The Government has said households will get more support with high energy bills to ease the cost of living.
Chancellor Jeremey Hunt outlined the proposals in his Budget earlier this month.
Here is what we know.
What energy support will the Government give?
The EPG will be kept at £2,500 for an additional three months from April to June, which the Treasury says will save an average household £160.
This means that “typical energy bills” will be capped at £2,500 until June. The EPG was due to expire on 1 April.
However, households will still see their bills increase, as the £400 grant that has been issued in monthly instalments since October ended this month.
Announcing the Energy Price Guarantee extension this month, Jeremy Hunt said: “High energy bills are one of the biggest worries for families, which is why we’re maintaining the Energy Price Guarantee at its current level.
“With energy bills set to fall from July onwards, this temporary change will bridge the gap and ease the pressure on families, while also helping to lower inflation too.”
You can find out more information about the extension here.
When is the final energy grant instalment?
The discount which started in October and was paid in instalments over six months, finished this month.
Householders received instalments of £66 in October and November 2022, rising to £67 per month from December through to March 2023.
Unlike the low-income, disability and pensioner support, this scheme has not been extended, meaning it will end after March, and people will have to pay more on their energy bills.
What other cost of living payments are there?
The following support has been announced for 2023:
- £900 payment for more than eight million eligible means-tested benefits claimants
- £150 for more than six million disabled people
- £300 for more than eight million pensioners on top of their winter fuel payments
Here is a breakdown of each one, and when they are expected:
£900 low-income payment
This will be paid to people who receive the following benefits:
- universal credit
- income-based jobseeker’s allowance
- income-related employment and support allowance
- income support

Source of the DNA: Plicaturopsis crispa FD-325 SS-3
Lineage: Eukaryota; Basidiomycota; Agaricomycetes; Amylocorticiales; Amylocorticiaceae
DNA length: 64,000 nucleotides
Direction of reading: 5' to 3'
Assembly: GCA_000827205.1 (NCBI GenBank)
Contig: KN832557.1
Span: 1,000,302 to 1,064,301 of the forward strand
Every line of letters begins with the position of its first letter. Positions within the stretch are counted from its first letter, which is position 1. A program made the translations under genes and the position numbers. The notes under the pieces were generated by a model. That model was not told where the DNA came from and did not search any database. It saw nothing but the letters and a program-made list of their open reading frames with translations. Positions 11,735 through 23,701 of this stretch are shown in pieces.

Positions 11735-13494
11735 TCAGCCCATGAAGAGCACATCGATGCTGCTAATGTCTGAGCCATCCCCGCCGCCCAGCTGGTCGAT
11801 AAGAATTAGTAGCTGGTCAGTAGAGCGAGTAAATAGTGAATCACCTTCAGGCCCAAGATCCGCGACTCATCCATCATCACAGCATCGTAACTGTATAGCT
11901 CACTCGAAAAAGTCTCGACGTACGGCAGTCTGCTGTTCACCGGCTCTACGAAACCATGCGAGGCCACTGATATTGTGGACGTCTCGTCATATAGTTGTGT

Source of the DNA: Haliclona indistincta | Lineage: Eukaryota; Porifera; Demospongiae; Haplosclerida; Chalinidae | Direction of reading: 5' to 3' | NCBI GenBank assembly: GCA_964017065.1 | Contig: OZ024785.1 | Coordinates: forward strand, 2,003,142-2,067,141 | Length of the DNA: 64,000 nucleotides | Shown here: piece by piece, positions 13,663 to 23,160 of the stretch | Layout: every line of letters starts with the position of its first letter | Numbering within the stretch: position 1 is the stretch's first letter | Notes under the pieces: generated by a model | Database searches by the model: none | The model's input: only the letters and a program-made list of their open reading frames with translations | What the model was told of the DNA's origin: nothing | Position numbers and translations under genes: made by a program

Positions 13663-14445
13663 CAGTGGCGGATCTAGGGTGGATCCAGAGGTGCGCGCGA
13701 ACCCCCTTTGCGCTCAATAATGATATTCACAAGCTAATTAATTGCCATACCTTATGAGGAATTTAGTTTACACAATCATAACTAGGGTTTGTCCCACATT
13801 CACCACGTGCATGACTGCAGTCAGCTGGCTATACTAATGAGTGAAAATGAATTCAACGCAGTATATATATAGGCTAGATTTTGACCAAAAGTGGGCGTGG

- pension credit
- working tax credit
- child tax credit
The money will be paid in three separate payments.
The Department for Work and Pensions (DWP) has issued the following guideline:
- £301 – paid between 25 April 2023 and 17 May 2023 for most people on DWP benefits
- £300 – second payment during autumn 2023 for most people
- £299 – third payment during spring 2024 for most people
That means people will receive £601 this year, with the remaining £299 paid in 2024.
The money will be added automatically into the account which is used to receive benefit payments.
The payment reference will be DWP COLP, along with your national insurance number.
DWP warns if you receive a cost of living payment, which is then decided you were not eligible for, you may have to pay it back.
£150 disability cost of living payment
You may be entitled to a disability cost of living payment of £150 if you get any of the following benefits on a certain date:
- attendance allowance
- constant attendance allowance
- disability living allowance for adults
- disability living allowance for children
- personal independence payment
- adult disability payment (in Scotland)
- child disability payment (in Scotland)
- Armed Forces independence payment
- war pension mobility supplement
Most people will be paid the £150 disability cost of living payment during the summer of 2023.
The payment will be tax-free, will not count towards the benefits cap, and will not have any impact on existing benefit awards.
£300 pensioner payment
DWP is extending the £300 boost to the winter fuel payment that was issued in 2022. It will be paid in winter 2023-24. The winter fuel payment, also referred to as a “heating allowance”, is an annual tax-free payment from the DWP for older people.
Anyone who is eligible normally receives £100-£300 each year. The amount you get depends on when you were born, your living situation and the type of benefits you receive. The £300 comes on top of this.
You should receive the money automatically. If you have not had the payment before, you will need to claim if any of the following apply:
- you do not get benefits or a state pension
- you only get housing benefit, council tax reduction, child benefit or universal credit
- you get benefits or a state pension but live in Switzerland or a European Economic Area country
- you get an adult disability payment from the Scottish Government
For more information on cost of living payments, you can go to the government website here.